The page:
The Theme of Freedom in the novel ‘Purple Hibiscus’
Art classes taught at an early age teach the little learners about the color wheel and mixing colors; when the calming color of blue is mixed with the bold energy of red, a new color called purple is produced. It comes as no surprise that the title of the novel written by Chimamanda Ngozi Adichie Purple Hibiscus leads the readers through page after page of the rich symbolism of flowers, especially the hibiscus flower in both the color red and the unusual color of purple.
As the hibiscus flowers bloom throughout the book, some a fierce red, in contrast to others of a peaceful purple, so does Jaja; rebelling as he searches for hope and the freedom to be and to do without the strict Catholic rule of his traditionalist father. From the very beginning, we are introduced to the red hibiscus flower where they are in full bloom in the garden at Enugu. The deep red flower caught the attention of many as they passed by the house “…when all the hibiscuses in our front yard were a startling red” (Adichie 16). No matter how many people cut them down, the flowers always grew back stronger and redder. The red hibiscus, which can be found all around the outside of their home, was a symbol of the freedom the family seeks on the inside of their home.
“Closer to the house, vibrant bushes of hibiscus reached out and touched one another as if they were exchanging their petals. The purple plants had started to push out sleepy buds but most of the flowers were still on the red ones. They seem to bloom so fast, those red hibiscuses, considering how often Mama cut them to decorate the church altar and how often visitors plucked them as they walked past to their parked cars” (9). The vibrant color of the red; a symbol of anger and violence, hibiscus symbolizes the oppressed family members living under the control and violence of Papa. The beautiful fiery red hibiscus that adorned their yard was deceiving since passersby most likely presumed that the house was just as beautiful on the inside. Fiery red hibiscuses are the only color hibiscus Jaja has seen so far. It is not until he visits Aunty Ifeoma in Nsukka and is surprised to see purple hibiscus because he didn’t even know such a color of hibiscus existed. “Roses and hibiscuses and lilies and Ixora and croton grew side by side like a hand-painted wreath” (112). It is in this garden that Jaja and Kambili saw a purple hibiscus for the first time: “‘that’s a hibiscus, isn’t it, Aunty?’ Jaja asked, staring at a plant close to the barbed wire fencing. ‘I didn’t know there were purple hibiscuses’(128).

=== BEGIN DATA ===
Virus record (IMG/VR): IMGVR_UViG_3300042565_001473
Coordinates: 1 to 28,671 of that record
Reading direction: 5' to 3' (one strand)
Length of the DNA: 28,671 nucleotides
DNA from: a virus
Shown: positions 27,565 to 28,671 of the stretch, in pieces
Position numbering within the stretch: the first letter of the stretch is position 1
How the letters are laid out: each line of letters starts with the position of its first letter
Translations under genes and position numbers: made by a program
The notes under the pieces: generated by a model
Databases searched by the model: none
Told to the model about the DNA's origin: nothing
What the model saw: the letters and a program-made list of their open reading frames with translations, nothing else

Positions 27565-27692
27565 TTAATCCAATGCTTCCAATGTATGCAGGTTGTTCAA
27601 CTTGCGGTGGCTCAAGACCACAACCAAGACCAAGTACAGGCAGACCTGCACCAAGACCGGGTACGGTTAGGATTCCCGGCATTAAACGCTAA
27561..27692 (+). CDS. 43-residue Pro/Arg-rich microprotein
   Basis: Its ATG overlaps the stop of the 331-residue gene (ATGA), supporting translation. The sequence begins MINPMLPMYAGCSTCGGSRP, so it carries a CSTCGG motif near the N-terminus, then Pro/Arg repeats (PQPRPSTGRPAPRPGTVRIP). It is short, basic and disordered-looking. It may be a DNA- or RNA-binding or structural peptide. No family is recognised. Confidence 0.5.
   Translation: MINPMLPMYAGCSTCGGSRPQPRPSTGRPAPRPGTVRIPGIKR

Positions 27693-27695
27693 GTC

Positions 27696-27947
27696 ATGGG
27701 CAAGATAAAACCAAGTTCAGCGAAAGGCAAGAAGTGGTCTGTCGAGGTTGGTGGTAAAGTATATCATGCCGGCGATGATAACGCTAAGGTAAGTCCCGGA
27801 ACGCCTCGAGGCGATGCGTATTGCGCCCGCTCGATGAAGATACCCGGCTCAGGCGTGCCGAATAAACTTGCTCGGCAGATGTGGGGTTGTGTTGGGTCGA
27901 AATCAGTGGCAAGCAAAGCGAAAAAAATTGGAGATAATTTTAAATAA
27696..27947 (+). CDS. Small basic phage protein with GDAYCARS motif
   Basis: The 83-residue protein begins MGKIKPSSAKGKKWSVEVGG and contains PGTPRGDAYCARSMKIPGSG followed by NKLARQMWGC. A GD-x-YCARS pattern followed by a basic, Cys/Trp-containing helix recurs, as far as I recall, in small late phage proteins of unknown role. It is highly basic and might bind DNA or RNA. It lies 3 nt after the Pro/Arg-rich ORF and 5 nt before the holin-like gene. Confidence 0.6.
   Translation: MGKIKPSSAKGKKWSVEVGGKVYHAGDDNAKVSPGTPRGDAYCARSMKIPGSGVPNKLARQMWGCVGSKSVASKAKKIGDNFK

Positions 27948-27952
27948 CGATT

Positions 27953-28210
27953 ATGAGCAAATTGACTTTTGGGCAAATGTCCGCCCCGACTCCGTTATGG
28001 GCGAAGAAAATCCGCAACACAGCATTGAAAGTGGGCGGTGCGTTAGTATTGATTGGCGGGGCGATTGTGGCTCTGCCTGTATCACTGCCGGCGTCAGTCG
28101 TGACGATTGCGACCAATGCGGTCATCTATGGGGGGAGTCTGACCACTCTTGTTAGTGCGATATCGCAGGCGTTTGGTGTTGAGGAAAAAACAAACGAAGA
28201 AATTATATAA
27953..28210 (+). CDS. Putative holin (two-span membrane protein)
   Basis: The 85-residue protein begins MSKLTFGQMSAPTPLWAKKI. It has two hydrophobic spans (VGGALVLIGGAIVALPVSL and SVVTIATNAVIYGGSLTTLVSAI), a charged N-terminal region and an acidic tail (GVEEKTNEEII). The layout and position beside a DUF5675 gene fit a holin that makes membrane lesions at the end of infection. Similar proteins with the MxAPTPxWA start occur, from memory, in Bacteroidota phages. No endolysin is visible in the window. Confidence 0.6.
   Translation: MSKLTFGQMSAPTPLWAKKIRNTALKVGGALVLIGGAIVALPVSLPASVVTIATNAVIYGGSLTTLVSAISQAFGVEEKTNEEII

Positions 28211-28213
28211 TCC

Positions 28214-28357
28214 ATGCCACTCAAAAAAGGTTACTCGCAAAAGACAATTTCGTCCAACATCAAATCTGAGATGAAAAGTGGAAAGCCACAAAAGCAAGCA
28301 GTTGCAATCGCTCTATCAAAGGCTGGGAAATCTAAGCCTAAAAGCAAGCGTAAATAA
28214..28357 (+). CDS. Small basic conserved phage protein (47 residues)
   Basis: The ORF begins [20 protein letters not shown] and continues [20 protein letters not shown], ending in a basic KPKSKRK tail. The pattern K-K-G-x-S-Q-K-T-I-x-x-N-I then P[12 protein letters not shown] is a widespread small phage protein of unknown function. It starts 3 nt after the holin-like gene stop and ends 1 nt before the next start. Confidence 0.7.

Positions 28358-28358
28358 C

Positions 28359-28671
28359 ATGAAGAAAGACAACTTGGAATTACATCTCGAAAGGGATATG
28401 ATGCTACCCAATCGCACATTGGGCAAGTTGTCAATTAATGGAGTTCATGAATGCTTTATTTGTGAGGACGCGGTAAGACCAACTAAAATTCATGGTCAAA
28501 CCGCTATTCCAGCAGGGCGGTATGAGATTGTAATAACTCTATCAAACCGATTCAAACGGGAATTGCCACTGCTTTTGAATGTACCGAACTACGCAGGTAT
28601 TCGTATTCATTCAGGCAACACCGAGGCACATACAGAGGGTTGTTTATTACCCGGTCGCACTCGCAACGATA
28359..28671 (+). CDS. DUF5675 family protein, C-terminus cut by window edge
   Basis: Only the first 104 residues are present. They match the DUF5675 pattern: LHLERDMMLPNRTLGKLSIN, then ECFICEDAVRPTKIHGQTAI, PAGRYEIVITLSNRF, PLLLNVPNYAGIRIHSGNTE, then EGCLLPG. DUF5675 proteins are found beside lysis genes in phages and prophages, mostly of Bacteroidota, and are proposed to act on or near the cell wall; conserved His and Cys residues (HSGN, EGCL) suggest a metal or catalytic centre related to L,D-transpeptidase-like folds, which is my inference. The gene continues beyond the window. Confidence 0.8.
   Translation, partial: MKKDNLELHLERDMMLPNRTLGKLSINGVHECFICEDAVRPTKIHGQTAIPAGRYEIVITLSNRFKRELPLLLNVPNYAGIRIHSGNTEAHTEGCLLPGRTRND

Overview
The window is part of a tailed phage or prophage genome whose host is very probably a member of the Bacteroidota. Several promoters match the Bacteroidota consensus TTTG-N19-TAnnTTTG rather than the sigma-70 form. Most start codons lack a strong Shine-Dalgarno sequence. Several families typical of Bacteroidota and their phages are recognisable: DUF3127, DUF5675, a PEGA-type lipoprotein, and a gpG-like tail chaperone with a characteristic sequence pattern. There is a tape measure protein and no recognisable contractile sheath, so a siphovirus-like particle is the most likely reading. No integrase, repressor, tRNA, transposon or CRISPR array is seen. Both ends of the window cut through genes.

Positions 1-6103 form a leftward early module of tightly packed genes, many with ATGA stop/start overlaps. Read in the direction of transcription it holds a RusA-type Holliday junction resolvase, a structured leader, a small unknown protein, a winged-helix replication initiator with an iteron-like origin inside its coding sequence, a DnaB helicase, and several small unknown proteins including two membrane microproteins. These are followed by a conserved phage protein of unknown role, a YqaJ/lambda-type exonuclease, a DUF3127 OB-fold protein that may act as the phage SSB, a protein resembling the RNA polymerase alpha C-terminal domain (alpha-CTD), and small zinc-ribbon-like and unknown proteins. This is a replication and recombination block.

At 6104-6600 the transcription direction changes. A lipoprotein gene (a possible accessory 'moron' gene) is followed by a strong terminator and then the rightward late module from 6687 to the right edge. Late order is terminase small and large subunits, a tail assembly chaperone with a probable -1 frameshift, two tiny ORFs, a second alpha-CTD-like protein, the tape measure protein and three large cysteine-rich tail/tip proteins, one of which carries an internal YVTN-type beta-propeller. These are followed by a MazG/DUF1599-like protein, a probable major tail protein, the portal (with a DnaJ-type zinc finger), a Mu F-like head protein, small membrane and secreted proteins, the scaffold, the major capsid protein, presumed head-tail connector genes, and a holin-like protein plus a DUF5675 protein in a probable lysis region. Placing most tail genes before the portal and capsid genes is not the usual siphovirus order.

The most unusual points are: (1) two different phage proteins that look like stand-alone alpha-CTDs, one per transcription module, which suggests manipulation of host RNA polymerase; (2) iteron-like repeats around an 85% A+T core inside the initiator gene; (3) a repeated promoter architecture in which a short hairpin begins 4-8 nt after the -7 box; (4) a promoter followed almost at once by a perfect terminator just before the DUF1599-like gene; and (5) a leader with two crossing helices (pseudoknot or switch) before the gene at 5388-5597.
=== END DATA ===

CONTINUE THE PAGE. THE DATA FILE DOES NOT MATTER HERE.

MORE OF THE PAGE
The purple hibiscus is more than just a beautiful flower at Aunty Ifeoma’s. These flowers represent the beginning of rebellion, defiance, and the courage to initiate a change. Aunty Ifeoma’s piece of wisdom that “being defiant can be a good thing sometimes,” that “defiance is like marijuana — it is not a bad thing when it is used right” (144). After living with Aunty and their cousins, it doesn’t take Jaja long to discern that things weren’t right in his own home, and came to see how strict and controlling their Papa really was. Sadly, Jaja also knew Papa was never penitent about what he was doing to their family. Jaja knew it was time to make a change. Along with this new realization that change had to happen, Jaja also takes great interest in the unusual purple blooms and brings some home with the hopes of changing the landscaping at Enugu as well.
When the purple hibiscus is brought to Enugu, this is the moment we can see that the family is no longer going to tolerate the physical control and violence of Papa. The purple flowers have been described as “rare, fragrant with the undertones of freedom” (16), which also conveys their importance and uniqueness. Aunty Ifeoma has given Jaja specific instructions on how to take care of the purple hibiscus. “…Aunty Ifeoma explains, is that “Hibiscuses [do] not like too much water, but they [do] not like to be too dry, either” (197). They are to be handled with caution, like Mama’s figurines on the delicate glass étagère. Not too much water and not too dry means that the hibiscuses, just like people, need a balance required to survive. After the stalks were planted, Jaja wasn’t sure if they would survive or not.
In a conversation with Aunty Ifeoma, he told her that “the gardener had planted the hibiscus stalks, but that it was still too early to tell if they would live” (202). However, when they do start to bloom, signifying a change, Jaja is first to see it and shows his sister, Kambili, “See, the purple hibiscuses are about to bloom,” Jaja said, as we got out of the car. He was pointing, although I did not need him to. I could see the sleepy, oval-shape buds in the front yard as they swayed in the evening breeze” (253). Jaja has begun to build up his courage and while his actions might appear flippant, he knows he must help his family free themselves from their father’s desecrating actions. Jaja was blooming and beginning to change, just like the purple hibiscus.
Fully bloomed and mature, Jaja has won freedom from his father, symbolized by the purple hibiscus. From beginning to end, we can see the parallel between Jaja and the purple hibiscus. Jaja builds up his courage slowly and carefully almost in sync; as the purple hibiscus, he has planted, takes its time to grow. Not only has Jaja discovered a new flower when he arrived in Nsukka, but he also finds out what true freedom is. Jaja’s disrespectful ways seemed to relate to Aunty Ifeoma’s experimental purple hibiscus: rare, fragrant with the undertones of freedom, a different kind of freedom from the one the crowds waving green leaves chanted at Government Square after the coup. Freedom to be, to do, and intercede for those you love.
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